Say what you will about the socialist Brooklynite Senator from Vermont, but Bernie Sanders gives a pretty great quote.
Perhaps no topic gives Sanders' listeners a better chance to "Feel the Bern" than when he is asked about Wall Street. On Sunday morning's episode of CNN's "State of the Union," Bernie was thrown yet another meaty fastball by host Jake Tapper, and he swung... hard.
TAPPER: You also talk about taking on the billionaire class. And you have said to Hillary Clinton you're not sure whether or not she will take on the billionaire class. Give us some specifics where you think you would and she might not.
SANDERS: I think that the business model of Wall Street is fraud. And I think these guys drove us into the worst economic downturn into the modern history of America. I think they're at it again. I believe that, when you have so few banks with so much power, you have to not only reestablish Glass-Steagall, but you have got to break them up. That is not Hillary Clinton's position. I believe that our trade policies, NAFTA, CAFTA, PNTR with China, have been a disaster. I am helping to lead the effort against the Trans-Pacific Partnership. That is not Hillary Clinton's position.
Blanketing the entire financial sector under a vague fraud allegation and calling for the reimplementation of Glass-Steagall as a first step in your plan to regulate banks is indeed not part of the Hillary platform, but only because Hillary likes fundraising...and being taken seriously by Democratic delegates.
But perhaps the person Bernie should be comparing/contrasting himself with isn't Hillary after all. In fact, when you take his aforementioned thoughts on China and combine them with this numerous hot takes on evil hedge fund managers, another campaign character leaps to mind.
Bernie and The Donald are (outside their thickly-worn outer borough accents) polar opposites who sound (like their thickly-worn outer borough accents) increasingly similar.
They’re paying nothing and it’s ridiculous. I want to save the middle class,” Trump said. “The hedge fund guys didn’t build this country. These are guys that shift paper around and they get lucky.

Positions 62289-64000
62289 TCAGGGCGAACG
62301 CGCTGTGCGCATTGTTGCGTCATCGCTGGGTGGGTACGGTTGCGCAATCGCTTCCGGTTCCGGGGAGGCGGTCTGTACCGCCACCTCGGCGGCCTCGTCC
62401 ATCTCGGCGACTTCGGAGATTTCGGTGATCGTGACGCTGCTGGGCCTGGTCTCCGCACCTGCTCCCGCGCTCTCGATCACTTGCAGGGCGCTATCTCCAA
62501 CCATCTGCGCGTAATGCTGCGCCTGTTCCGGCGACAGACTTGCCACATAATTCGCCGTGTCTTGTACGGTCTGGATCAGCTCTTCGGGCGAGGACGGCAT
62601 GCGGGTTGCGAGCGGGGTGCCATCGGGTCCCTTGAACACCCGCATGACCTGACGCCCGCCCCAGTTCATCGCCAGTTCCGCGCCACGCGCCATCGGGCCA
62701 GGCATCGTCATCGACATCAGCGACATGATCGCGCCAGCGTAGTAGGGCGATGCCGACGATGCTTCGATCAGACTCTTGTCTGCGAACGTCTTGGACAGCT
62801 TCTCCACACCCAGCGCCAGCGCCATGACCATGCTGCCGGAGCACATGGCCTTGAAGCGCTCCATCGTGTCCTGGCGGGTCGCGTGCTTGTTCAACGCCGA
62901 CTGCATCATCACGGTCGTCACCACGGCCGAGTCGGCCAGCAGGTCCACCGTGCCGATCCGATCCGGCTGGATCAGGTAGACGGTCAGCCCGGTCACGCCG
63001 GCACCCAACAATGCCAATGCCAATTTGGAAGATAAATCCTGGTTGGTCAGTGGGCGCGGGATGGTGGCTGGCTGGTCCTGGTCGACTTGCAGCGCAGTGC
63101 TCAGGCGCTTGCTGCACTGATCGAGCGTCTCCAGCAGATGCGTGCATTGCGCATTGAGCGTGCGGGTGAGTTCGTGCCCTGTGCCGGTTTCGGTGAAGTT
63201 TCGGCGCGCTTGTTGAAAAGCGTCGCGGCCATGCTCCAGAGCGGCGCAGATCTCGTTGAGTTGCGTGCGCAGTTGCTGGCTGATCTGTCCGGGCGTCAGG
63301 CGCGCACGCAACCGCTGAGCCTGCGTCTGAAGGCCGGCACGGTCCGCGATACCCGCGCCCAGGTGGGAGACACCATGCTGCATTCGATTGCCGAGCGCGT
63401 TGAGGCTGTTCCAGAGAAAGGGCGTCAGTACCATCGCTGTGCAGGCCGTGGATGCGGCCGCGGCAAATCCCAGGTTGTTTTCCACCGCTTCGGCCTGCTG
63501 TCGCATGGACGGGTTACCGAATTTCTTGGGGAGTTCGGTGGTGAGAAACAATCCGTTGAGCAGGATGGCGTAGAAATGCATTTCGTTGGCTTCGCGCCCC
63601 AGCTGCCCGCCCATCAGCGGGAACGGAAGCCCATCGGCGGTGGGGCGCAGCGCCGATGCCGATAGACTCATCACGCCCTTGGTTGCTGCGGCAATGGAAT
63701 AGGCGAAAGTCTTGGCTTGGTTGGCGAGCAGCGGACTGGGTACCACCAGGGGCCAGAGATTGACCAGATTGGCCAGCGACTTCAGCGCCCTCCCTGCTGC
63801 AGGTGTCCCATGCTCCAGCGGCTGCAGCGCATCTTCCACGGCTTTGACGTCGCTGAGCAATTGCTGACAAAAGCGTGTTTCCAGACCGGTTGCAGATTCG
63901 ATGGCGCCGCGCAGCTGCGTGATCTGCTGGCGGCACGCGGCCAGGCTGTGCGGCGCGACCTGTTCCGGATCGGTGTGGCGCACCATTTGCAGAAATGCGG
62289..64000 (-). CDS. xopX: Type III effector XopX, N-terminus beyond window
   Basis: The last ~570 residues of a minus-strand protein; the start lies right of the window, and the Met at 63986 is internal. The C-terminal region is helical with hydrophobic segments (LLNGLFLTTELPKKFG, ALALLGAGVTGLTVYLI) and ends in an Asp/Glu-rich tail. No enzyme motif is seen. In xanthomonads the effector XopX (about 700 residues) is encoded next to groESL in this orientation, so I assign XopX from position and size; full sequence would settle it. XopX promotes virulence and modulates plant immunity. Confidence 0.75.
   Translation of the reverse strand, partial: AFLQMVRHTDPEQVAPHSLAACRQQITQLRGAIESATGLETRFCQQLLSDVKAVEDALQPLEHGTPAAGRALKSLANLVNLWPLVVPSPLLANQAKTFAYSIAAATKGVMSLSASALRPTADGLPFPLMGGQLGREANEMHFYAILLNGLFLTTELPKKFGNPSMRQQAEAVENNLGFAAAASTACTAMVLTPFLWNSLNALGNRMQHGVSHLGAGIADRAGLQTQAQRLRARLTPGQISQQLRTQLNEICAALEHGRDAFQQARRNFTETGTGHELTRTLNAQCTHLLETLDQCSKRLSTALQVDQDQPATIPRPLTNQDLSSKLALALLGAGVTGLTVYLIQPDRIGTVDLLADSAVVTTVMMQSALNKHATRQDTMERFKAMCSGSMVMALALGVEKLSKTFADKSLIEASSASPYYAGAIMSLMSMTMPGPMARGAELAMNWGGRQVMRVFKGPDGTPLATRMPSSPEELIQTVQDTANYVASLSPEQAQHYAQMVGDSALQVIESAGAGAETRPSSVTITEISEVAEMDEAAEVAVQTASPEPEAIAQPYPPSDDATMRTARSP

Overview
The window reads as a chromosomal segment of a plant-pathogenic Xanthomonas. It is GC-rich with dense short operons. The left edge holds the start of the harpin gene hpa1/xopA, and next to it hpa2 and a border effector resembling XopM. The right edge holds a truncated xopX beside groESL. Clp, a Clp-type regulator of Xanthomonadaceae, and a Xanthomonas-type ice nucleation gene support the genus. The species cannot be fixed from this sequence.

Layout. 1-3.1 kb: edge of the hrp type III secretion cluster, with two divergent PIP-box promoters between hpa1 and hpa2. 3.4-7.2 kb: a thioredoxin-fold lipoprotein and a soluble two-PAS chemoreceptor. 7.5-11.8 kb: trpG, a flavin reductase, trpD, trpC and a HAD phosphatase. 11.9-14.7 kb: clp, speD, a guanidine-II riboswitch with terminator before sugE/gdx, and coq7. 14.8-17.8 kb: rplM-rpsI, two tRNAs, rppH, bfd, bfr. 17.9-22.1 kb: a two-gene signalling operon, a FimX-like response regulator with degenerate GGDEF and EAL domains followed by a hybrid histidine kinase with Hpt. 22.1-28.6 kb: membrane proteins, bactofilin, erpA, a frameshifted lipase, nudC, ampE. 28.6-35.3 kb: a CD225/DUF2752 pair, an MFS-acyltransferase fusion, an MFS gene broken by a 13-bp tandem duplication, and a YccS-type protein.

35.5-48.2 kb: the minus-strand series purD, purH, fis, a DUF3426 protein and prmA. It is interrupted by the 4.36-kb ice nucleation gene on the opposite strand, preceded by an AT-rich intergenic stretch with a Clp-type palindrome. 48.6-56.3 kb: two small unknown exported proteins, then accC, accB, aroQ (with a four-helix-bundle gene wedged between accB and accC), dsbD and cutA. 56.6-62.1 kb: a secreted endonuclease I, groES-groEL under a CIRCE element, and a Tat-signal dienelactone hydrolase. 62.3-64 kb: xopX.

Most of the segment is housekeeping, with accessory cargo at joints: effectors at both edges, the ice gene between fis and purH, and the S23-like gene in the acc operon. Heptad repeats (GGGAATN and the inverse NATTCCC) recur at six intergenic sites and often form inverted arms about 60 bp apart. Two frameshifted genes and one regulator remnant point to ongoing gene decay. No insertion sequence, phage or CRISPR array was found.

And here's Bernie from yesterday agreeing with America's favorite venal, New York City-based contractor.
TAPPER: I know you have not been a particular fan of Donald Trump or his campaign rhetoric. He has called recently, however, for raising taxes on those who run hedge funds. Is that an issue where you two agree?
SANDERS: Absolutely. But, even more importantly, look, let's be clear. We have a situation where major corporations in this country make billions of dollars in profit. They stash their money in the Cayman Islands. They don't pay a nickel in taxes. I am funding my plan to make public colleges and universities tuition-free by a tax on Wall Street speculation. When you have hedge fund managers, as Warren Buffett reminds us, paying an effective tax rate lower than firemen or police officers, that's got to change.
The rich are getting richer. They're going to have to start paying their fair share of taxes, as do major corporations.
Two men who are not welcome in their own parties, causing a stir and talking sh!t with total clarity, minimal evidence and absolutely no fear are usually seen as radical nuts, but Bernie and The Donald are real-deal players in this election cycle.
And why not? With the boogeyman ideas of "hedge funds" and "evil billionaires" so readily available for Bernie and The Donald to use as populist cudgels against opponents who are allowing themselves to be painted as "too close to Wall Street," neither man needs to accurately explain or even understand Wall Street regulation. By getting up in New Hampshire diners or Iowa barns and demonizing an industry that - for the people in attendance - might as well be located on Mars, Bernie and The Donald are becoming the Wonder Twins of fuzzy fact populist outrage.
And it's working so well that they're now borrowing each other's material.
Now if only they agreed on literally anything else...